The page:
Google says content removal requests are way up in Russia, Brazil

In its seventh annual transparency report, Google drew special attention to Russia and Brazil, where new laws pertaining to Internet content have yielded a flood of removal requests. 

Russian President Vladimir Putin takes part in a live nationwide phone-in in Moscow, on April 25, 2013. Google said today that it was receiving an increasing amount of content removal requests from the Russian government.

From July to December of 2012, Google received a record number of content removal requests, both from the United States government and countries such as Russia and Brazil.

In a transparency report issued today, Google's legal director, Susan Infantino, noted that 2,285 government requests were issued in the second half of last year, up steeply from 1,811 requests in the six months prior. This is the seventh transparency report released by Google, Infantino added. 

"As we’ve gathered and released more data over time, it’s become increasingly clear that the scope of government attempts to censor content on Google services has grown," Infantino wrote in the report. "In more places than ever, we’ve been asked by governments to remove political content that people post on our services. In this particular time period, we received court orders in several countries to remove blog posts criticizing government officials or their associates."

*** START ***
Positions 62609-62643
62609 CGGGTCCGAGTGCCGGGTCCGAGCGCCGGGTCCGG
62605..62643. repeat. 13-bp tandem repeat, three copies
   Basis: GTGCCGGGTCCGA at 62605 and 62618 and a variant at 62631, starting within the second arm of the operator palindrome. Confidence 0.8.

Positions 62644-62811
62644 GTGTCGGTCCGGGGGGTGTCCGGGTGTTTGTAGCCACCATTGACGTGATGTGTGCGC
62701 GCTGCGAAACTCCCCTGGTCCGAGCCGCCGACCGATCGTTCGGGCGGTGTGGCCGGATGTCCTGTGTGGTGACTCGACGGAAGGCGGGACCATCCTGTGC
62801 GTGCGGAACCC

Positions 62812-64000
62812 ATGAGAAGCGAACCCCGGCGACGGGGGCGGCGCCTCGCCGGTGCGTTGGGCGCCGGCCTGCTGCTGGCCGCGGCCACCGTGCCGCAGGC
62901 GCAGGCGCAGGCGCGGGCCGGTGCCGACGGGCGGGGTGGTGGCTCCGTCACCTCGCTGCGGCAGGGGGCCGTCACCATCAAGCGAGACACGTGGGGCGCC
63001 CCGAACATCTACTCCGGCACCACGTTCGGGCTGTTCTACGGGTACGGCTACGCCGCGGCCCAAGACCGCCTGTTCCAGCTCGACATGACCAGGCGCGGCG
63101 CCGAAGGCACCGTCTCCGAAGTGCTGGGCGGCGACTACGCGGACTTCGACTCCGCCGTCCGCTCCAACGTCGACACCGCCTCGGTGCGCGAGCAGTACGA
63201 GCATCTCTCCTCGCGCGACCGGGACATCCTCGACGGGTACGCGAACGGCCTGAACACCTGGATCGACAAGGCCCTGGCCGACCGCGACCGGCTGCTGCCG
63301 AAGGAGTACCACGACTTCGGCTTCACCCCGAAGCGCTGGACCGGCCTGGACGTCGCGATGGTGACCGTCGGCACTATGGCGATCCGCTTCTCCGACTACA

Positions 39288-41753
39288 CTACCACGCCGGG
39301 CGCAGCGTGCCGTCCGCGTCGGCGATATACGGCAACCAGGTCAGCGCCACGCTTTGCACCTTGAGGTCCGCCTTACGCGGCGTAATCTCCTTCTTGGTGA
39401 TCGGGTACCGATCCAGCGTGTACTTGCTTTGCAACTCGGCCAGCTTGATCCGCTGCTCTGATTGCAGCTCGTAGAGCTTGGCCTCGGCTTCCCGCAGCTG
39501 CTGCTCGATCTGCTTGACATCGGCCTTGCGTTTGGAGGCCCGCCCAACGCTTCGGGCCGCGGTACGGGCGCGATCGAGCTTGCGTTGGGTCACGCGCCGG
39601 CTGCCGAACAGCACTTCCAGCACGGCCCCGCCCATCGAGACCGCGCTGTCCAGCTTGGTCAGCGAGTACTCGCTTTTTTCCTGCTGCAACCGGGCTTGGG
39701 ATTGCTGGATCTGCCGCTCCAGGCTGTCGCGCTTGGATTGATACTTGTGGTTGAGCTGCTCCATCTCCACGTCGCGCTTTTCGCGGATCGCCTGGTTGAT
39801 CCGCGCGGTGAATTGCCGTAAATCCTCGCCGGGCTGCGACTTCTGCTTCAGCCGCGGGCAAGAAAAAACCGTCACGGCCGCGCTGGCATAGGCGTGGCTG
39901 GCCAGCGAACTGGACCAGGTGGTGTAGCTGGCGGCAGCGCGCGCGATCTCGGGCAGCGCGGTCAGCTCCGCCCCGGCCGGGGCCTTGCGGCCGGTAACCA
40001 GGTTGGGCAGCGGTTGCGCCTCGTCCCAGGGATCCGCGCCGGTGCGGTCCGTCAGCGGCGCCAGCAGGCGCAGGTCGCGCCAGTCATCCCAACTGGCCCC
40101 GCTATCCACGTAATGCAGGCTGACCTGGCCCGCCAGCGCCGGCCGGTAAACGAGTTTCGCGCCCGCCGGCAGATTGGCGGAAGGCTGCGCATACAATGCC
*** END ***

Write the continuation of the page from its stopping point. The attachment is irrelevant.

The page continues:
Infantino drew special attention to a big spike in requests from Brazil (697 requests) and Russia (114 requests), two countries that recently enacted laws pertaining to the availability of Internet content. (Users interested in finding out which requests Google complied with – and which they fought, successfully or not, in court – can be found here.) 

Of course, as Jeff John Roberts notes over at GigaOM, Google isn't the only tech titan to publish a regular transparency report. According to Twitter, from January of 2012 to January of 2013, the company received 1,858 information requests, 48 removal requests, and 6,646 copyright notices. The microblogging platform has also published a dedicated repository for this kind of data, which can be accessed at

Looking for a Facebook transparency report of requests from governments?

Good luck. It doesn't exist

For more tech news, follow us on Twitter @venturenaut.

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